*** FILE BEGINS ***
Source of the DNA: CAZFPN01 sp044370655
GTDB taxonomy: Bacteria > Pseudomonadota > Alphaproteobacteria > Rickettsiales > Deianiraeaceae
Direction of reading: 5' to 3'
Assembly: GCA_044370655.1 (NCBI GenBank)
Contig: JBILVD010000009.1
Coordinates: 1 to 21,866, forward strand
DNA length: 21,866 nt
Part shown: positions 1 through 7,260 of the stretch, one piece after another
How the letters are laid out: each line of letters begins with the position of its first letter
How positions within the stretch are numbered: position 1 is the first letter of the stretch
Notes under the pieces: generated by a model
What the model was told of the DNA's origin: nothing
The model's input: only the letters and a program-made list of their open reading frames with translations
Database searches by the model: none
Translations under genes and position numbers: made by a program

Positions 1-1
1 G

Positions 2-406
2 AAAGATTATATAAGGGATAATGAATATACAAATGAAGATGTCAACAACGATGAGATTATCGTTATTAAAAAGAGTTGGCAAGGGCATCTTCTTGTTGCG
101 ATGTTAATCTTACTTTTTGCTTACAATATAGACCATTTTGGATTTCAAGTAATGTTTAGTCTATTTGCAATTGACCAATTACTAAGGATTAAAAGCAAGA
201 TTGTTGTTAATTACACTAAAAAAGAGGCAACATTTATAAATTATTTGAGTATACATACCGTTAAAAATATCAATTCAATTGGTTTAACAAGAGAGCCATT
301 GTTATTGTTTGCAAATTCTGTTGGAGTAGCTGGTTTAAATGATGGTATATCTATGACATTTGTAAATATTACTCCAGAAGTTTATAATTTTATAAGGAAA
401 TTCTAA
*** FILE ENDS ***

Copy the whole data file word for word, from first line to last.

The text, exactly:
Source of the DNA: CAZFPN01 sp044370655
GTDB taxonomy: Bacteria > Pseudomonadota > Alphaproteobacteria > Rickettsiales > Deianiraeaceae
Direction of reading: 5' to 3'
Assembly: GCA_044370655.1 (NCBI GenBank)
Contig: JBILVD010000009.1
Coordinates: 1 to 21,866, forward strand
DNA length: 21,866 nt
Part shown: positions 1 through 7,260 of the stretch, one piece after another
How the letters are laid out: each line of letters begins with the position of its first letter
How positions within the stretch are numbered: position 1 is the first letter of the stretch
Notes under the pieces: generated by a model
What the model was told of the DNA's origin: nothing
The model's input: only the letters and a program-made list of their open reading frames with translations
Database searches by the model: none
Translations under genes and position numbers: made by a program

Positions 1-1
1 G

Positions 2-406
2 AAAGATTATATAAGGGATAATGAATATACAAATGAAGATGTCAACAACGATGAGATTATCGTTATTAAAAAGAGTTGGCAAGGGCATCTTCTTGTTGCG
101 ATGTTAATCTTACTTTTTGCTTACAATATAGACCATTTTGGATTTCAAGTAATGTTTAGTCTATTTGCAATTGACCAATTACTAAGGATTAAAAGCAAGA
201 TTGTTGTTAATTACACTAAAAAAGAGGCAACATTTATAAATTATTTGAGTATACATACCGTTAAAAATATCAATTCAATTGGTTTAACAAGAGAGCCATT
301 GTTATTGTTTGCAAATTCTGTTGGAGTAGCTGGTTTAAATGATGGTATATCTATGACATTTGTAAATATTACTCCAGAAGTTTATAATTTTATAAGGAAA
401 TTCTAA